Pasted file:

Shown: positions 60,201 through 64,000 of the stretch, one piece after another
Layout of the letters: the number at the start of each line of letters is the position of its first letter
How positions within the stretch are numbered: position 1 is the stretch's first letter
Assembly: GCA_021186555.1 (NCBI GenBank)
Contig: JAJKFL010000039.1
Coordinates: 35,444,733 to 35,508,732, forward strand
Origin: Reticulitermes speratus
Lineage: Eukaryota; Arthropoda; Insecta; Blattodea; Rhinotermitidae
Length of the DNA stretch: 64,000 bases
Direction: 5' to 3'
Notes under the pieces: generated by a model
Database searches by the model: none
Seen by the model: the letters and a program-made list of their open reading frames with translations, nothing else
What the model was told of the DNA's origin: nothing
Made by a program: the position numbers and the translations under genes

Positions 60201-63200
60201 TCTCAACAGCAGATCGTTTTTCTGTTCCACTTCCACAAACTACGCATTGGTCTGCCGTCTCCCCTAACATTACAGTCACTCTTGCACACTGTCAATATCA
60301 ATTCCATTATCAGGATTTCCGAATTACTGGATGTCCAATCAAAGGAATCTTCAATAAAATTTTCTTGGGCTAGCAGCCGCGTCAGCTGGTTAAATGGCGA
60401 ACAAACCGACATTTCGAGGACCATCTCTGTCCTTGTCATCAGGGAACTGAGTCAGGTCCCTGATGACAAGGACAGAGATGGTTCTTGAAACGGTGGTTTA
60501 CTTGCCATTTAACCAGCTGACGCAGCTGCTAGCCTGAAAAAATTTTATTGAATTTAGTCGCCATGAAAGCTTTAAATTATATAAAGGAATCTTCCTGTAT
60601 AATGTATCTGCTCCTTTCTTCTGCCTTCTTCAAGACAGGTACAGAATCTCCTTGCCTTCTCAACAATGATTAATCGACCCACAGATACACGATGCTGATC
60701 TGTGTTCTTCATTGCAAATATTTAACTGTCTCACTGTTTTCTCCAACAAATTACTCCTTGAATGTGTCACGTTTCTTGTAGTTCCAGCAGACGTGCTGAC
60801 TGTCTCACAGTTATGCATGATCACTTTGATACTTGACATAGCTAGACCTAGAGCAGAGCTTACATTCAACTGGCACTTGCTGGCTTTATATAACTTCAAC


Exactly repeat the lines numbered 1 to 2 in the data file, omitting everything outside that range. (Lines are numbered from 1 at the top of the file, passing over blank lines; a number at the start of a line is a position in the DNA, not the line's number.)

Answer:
Shown: positions 60,201 through 64,000 of the stretch, one piece after another
Layout of the letters: the number at the start of each line of letters is the position of its first letter